Okay, not really Facebook, but some of my Facebook friends started talking about some kind of bread that they thought sounded good, and the next thing you know I was dragged into the conversation with the suggestion that I should make this bread and publish the recipe.
Well, fine, I'm up for a challenge. And this was really a challenge because I was trying to replicate a bread that I had never tasted. And some of the people who were asking about the bread had never tasted it either.
The bread in question is sold by Wegmans and the major ingredients are: Enriched Flour, Apple Cider, Apples, and Golden Raisins. Minor ingredients (2% or less) are: Apple Juice Concentrate, Yeast, Rye Flour, Salt, Cinnamon, High Fructose Corn Syrup, Silicon Dioxide, Citric Acid, Natural and Artificial Flavor, and Preservatives.
And this is a photo of a slice that someone sent to me:
In my world, raisins are always optional, so my ingredient list for my first effort includes bread flour, apple cider, apples, boiled cider, yeast, vanilla, salt and cinnamon.
I think the easiest way to deal with apples for a recipe like this is to cut them in half, core with a melon baller, then cut the halves in half and peel those quarters. But do it any way you like.
This was Version 1 of the recipe. (There was a second version that was less than wonderful and a third version in another post. Not that I disliked this version, but it has a lot of potential for different tastes. In subsequent versions, the apple pieces were smaller, with even more apple flavor to the dough.
This also spawned a Caramel Apple Bread that was sweeter than either of the two apple breads.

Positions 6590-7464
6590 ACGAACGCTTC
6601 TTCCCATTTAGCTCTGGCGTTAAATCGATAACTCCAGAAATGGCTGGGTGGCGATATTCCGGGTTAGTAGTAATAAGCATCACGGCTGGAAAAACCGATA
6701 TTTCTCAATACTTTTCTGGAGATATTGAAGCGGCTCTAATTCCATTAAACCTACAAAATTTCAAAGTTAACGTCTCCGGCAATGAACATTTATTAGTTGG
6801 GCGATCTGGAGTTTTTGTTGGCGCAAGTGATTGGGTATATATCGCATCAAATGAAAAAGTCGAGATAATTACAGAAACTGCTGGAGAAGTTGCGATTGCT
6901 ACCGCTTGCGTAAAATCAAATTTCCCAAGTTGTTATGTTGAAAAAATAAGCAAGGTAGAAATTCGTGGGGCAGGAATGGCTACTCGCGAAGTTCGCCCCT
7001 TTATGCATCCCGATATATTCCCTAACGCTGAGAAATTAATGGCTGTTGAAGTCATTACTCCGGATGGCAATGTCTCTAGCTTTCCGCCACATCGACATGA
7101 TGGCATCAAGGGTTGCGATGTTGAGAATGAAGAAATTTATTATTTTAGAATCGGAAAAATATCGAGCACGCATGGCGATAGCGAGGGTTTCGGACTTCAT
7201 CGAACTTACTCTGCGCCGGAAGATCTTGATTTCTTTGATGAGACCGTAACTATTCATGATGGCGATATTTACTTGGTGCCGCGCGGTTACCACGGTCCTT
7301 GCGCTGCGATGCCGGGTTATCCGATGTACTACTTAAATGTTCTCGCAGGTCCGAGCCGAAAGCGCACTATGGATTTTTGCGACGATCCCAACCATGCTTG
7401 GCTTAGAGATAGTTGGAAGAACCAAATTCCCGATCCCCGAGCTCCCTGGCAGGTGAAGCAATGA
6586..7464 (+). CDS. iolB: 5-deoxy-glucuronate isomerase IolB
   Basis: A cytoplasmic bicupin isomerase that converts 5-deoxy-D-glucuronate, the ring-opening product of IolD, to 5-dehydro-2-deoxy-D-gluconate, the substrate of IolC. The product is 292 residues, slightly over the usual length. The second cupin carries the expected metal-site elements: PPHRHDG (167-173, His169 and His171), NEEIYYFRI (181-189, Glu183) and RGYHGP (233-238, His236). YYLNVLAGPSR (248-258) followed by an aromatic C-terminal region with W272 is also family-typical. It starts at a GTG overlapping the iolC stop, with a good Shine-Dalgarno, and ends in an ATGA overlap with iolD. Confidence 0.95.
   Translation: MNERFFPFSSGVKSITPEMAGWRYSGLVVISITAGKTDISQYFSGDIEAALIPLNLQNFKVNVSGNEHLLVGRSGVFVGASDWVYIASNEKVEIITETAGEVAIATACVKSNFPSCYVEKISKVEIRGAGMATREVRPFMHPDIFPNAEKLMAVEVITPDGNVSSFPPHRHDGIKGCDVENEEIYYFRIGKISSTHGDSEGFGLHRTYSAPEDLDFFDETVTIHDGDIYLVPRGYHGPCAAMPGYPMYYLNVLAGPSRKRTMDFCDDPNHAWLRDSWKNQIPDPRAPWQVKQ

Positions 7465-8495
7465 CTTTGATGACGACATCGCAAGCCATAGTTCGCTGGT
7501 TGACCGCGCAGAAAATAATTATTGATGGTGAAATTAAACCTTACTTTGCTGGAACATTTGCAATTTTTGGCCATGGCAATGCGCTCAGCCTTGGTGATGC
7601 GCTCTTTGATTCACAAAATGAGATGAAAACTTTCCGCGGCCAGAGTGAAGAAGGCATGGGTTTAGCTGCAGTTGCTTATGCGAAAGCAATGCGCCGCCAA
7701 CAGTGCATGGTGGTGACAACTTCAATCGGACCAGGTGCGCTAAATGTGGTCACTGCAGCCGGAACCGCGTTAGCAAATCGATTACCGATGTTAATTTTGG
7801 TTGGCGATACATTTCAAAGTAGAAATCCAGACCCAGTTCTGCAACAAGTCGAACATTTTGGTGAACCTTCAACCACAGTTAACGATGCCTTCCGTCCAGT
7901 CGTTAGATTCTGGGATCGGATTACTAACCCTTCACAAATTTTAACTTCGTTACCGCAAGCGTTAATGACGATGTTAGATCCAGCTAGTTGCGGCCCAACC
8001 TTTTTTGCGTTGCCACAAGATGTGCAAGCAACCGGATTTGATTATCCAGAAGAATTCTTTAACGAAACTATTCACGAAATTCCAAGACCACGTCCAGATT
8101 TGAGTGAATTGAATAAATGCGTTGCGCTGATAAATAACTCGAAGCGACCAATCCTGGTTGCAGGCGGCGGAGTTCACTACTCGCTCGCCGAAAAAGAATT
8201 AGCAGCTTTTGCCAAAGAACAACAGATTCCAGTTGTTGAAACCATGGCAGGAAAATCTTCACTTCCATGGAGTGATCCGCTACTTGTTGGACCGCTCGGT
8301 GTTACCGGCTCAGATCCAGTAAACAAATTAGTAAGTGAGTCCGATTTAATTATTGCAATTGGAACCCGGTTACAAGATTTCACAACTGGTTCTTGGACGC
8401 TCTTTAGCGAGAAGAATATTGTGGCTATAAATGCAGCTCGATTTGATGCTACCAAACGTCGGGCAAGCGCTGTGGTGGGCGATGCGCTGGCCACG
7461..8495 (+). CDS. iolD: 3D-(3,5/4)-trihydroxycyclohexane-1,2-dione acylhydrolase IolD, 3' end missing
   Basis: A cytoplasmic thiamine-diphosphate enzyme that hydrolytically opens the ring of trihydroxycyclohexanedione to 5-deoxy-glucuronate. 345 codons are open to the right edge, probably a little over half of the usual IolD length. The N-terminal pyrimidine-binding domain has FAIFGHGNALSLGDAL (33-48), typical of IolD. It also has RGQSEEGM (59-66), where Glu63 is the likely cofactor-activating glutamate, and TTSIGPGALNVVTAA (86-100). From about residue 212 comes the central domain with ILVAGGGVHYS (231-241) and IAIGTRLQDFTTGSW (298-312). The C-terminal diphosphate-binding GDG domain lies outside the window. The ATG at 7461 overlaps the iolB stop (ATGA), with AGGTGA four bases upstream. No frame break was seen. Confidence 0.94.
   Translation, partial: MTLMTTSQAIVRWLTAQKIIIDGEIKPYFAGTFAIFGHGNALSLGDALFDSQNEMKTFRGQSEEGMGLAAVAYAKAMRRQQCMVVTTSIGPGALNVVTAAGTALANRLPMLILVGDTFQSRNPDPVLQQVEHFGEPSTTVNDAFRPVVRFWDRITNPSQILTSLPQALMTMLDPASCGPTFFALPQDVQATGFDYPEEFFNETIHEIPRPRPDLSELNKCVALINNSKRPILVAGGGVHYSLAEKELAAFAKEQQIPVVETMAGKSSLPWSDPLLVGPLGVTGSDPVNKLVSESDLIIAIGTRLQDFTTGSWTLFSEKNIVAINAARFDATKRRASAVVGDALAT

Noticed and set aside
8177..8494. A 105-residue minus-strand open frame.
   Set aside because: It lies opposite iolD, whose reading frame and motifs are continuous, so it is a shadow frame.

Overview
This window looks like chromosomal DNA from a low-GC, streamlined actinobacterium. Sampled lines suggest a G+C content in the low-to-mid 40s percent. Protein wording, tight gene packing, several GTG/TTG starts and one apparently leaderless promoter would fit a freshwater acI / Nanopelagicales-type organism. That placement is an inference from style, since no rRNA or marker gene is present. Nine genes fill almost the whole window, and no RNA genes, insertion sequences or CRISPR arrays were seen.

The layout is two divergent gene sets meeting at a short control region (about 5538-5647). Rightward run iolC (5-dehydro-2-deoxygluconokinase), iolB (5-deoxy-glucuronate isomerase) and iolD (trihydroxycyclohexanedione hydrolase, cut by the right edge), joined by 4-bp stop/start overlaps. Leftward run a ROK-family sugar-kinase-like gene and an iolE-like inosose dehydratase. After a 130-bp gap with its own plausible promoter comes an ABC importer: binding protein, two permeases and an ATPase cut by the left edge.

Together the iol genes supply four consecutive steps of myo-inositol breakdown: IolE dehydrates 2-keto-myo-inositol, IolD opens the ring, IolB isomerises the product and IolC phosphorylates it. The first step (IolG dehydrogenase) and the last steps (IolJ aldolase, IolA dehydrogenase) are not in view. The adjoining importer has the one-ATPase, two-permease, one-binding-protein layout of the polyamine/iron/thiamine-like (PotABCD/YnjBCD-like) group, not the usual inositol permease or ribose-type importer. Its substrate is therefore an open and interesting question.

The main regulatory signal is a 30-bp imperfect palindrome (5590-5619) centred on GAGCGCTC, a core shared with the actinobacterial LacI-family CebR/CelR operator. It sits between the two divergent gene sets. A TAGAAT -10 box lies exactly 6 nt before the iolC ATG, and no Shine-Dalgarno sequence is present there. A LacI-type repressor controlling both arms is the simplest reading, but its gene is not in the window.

As far as the cinnamon, it's very subtle. I think I might add just a touch more in a different version.
Needless to say, I have no idea how close this is to the target. All I know is that it's almost gone already, so it must be good.
Apple Cider Bread
1 cup apple cider
2 1/4 teaspoons instant yeast
2 tablespoons butter
2 Granny Smith apples
12 3/8 ounces (2 3/4 cups) bread flour
1 teaspoon kosher salt
1 tablespoon boiled cider
1 teaspoon vanilla
1/4 teaspoon cinnamon
In the bowl of your stand mixer, combine the apple cider and yeast.
Meanwhile melt the butter in a skillet. Peel, core and quarter the apples, then cut it quarter into eight chunks. Toss the apples into the skillet and cook them for a few minutes. You don't want them fully cooked, but cooking the outside stops the oxidation that turns apples that unappealing brown.
By this time, the yeast should have dissolves and it should have begun foaming a bit. Add 2 cups of the bread flour and mix. It will be rough and shaggy. That's fine. Cover the bowl with plastic wrap and set aside for one hour.
When the apples are lightly cooked on all sides, remove them from the pan and set aside to cool trying to keep as much of the liquid behind in the pan. Save that liquid; it will be going into the dough.
In an hour, the dough will have risen quite a bit. Add the remaining bread flour, salt, boiled cider, vanilla, cinnamon, all the liquid from the pan where the apples were cooked, and any additional juices that have seeped from the apples as they rested. Knead with the dough hook until the dough is smooth and silky.
Flour your work surface and turn out the dough. Put the apples on top of the dough and fold and knead the dough until the apples are incorporated into the dough. It's fine if some are sticking out the sides, but try to get them evenly distributed.
Put the dough back into the bowl to rise again. Cover the bowl with plastic wrap and set aside to rise until doubled, about 30 minutes. Meanwhile, preheat the oven to 350 degrees and line a baking sheet with parchment paper.
When the dough has doubled, take it out of the bowl and form it into a nice tight ball. Try to make sure all the apples are encased in the dough. Place the dough, seam-side down, on the baking sheet. Cover the dough with plastic wrap and set aside until doubled, about 20 minutes. Bake at 350 degree for about 40 minutes, until it is golden brown.
Cool completely on a rack before slicing.
This has been submitted to YeastSpotting.